Journal of Criminal Law and Criminology Volume 86 Issue 1Fall Article 5 Fall 1995 Keeping Guns out of the Wrong Hands: The Brady Law and the Limits of Regulation
Published in: Journal of Criminal Law & Criminology · 1995Authors: James B Jacobs · Kimberly A PotterAffiliation: New York UniversityAbout: Injury prevention · Human factors and ergonomics · Suicide prevention
Background checks exist to keep guns out of the wrong hands, not to infringe on the rights of responsible gun owners. Surely, that is a goal we can all support. Nobody wants a repeat of Newtown, Aurora or Oak Creek.
Gun Control Group Project “Guns in America” Gun Control Group Project Opinions In the United States of America, we as citizens have the right to bear arms, provided to us by the second amendment to the U.S. constitution, and …
Obama describes expanding the background check requirement (which Congress has declined to do) as a “commonsense gun safety reform” aimed at “keeping guns out of the wrong hands.” That view presupposes a consensus about whose hands are …
Keeping guns out of the wrong hands (Guest opinion) Updated June 30, 2017 at 10:10 AM ; Posted June 30, 2017 at 9:00 AM In this file photo, police display some of the thousands of illegal firearms confiscated in one year.
Street criminals get guns in a variety of ways, including through gun shows and private sales in other states that do not regulate such transactions. But straw purchases are the easiest and most attractive way for those with criminal convictions to get guns — no need to go out of state or to take whatever is available on the black market.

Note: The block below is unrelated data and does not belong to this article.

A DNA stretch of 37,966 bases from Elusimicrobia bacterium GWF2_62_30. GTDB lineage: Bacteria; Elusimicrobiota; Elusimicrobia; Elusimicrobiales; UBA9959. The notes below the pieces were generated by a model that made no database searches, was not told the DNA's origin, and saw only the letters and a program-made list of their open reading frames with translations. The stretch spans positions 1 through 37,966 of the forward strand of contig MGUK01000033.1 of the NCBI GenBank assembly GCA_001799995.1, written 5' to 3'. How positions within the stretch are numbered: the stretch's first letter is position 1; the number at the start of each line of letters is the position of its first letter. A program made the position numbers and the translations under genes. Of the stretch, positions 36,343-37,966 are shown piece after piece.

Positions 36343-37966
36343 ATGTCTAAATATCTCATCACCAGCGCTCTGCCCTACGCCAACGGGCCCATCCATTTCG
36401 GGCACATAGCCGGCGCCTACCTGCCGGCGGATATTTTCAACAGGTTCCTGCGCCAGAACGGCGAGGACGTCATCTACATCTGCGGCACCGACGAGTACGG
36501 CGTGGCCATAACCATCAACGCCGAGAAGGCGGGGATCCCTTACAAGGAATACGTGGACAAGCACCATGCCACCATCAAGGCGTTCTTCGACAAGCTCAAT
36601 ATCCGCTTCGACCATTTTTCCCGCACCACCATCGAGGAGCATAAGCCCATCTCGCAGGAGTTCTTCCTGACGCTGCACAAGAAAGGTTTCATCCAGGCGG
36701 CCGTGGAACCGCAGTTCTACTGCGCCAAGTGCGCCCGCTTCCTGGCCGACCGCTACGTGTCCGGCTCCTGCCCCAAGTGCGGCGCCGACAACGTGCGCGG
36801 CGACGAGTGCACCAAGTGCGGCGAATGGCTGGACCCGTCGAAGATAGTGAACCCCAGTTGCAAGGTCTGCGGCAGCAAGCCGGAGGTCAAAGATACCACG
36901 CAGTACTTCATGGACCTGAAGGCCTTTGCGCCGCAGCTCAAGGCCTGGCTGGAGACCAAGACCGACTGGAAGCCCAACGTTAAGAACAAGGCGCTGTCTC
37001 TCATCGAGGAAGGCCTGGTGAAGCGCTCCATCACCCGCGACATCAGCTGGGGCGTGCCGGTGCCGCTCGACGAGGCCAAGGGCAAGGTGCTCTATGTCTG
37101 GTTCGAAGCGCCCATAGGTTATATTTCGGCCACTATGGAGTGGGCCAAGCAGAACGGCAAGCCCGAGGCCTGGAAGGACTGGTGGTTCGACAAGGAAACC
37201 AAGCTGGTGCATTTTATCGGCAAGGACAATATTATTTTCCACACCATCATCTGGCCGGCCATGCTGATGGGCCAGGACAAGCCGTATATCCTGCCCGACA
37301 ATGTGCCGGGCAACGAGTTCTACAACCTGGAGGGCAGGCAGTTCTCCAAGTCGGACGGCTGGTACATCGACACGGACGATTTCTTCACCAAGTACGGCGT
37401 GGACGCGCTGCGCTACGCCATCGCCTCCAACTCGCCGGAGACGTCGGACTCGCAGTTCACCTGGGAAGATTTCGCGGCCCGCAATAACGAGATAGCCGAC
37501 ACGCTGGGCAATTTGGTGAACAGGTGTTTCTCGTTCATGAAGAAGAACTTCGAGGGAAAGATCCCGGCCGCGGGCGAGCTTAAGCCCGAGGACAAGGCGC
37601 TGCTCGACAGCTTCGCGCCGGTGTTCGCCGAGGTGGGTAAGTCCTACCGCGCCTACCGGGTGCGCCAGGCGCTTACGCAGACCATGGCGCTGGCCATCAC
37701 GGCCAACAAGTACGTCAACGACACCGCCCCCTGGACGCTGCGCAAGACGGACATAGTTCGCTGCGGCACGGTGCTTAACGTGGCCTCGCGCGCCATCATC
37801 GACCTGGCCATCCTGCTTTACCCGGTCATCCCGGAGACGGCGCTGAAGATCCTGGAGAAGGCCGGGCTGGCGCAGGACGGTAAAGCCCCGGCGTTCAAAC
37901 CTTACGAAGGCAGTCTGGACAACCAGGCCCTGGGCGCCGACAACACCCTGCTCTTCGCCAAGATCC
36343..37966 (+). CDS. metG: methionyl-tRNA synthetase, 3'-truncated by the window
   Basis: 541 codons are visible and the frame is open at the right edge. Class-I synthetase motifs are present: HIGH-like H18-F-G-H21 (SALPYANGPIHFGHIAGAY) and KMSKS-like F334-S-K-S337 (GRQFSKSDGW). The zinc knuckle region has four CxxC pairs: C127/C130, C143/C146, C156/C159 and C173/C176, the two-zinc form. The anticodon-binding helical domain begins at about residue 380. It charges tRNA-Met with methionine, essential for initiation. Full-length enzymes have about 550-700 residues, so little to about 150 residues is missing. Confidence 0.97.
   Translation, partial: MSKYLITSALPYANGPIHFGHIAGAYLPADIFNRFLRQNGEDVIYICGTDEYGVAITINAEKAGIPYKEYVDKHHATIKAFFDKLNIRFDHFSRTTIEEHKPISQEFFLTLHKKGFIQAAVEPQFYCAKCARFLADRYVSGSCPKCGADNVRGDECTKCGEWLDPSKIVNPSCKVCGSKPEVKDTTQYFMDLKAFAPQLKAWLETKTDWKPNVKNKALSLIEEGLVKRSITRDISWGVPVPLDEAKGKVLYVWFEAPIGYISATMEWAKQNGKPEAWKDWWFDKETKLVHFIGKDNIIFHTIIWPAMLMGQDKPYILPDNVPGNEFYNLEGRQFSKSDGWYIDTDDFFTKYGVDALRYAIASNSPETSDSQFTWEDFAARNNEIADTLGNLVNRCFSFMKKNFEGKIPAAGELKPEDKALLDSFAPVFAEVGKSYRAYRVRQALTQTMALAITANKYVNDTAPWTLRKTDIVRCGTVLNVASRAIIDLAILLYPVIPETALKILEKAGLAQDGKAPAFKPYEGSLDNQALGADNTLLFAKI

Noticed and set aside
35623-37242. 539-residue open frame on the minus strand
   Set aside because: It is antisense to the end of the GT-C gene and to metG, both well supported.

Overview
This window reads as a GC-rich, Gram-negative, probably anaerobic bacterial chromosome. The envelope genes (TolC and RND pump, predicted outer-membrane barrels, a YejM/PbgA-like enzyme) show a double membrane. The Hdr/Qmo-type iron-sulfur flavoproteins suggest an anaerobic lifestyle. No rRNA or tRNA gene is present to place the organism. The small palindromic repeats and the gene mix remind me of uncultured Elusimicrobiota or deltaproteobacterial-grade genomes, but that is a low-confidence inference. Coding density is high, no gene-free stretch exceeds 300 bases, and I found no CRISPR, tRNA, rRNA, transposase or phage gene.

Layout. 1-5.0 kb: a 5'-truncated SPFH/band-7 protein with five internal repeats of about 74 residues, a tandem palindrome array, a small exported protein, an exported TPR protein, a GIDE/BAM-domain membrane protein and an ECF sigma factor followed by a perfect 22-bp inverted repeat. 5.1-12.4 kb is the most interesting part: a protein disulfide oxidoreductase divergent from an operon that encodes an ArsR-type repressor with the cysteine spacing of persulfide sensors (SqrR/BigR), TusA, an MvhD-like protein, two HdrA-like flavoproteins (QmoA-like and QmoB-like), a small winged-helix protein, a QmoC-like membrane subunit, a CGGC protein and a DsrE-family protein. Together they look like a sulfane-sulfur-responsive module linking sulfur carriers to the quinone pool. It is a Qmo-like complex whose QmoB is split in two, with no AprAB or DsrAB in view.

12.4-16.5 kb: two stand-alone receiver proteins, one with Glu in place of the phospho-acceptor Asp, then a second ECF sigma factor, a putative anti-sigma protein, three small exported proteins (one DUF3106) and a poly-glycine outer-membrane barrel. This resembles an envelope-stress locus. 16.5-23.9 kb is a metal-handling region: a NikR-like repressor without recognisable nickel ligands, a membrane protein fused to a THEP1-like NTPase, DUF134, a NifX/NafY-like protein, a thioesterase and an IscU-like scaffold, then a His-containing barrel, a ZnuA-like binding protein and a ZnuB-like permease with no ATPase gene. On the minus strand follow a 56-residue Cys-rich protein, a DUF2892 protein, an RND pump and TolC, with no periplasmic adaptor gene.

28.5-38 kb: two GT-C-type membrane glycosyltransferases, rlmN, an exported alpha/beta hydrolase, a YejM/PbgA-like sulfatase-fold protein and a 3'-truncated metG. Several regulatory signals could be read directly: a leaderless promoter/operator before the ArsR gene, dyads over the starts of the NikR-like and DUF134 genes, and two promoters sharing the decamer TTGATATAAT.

Free Online Library: Keeping guns out of the ”wrong” hands: the Brady law and the limits of regulation.(Guns and Violence Symposium) by ”Journal of Criminal Law and Criminology”; Gun control Laws, regulations and rules
Shaheen Stresses Need to Keep Guns Out of Wrong Hands New Hampshire Sen. Jeanne Shaheen, part of a bipartisan group promoting a bill to strengthen the FBI database of prohibited gun buyers, says the Nov. 5 Texas church shooting demonstrates woeful inadequacies in the federal background check system.
Requiring those seeking gun permits to apply in person to local police departments is likely a more effective way to prevent gun-related violence than requiring a federal background check, according to David Hemenway, professor of health policy at Harvard T.H. Chan School of Public Health and director of the Harvard Injury Control Research …
As in so many other areas of life, this important research and science can help keep us all safe. Second, mental illness. In January, the President called for a new $500 million investment in mental health treatment and underscored the increased mental health coverage that the Affordable Care Act has made possible.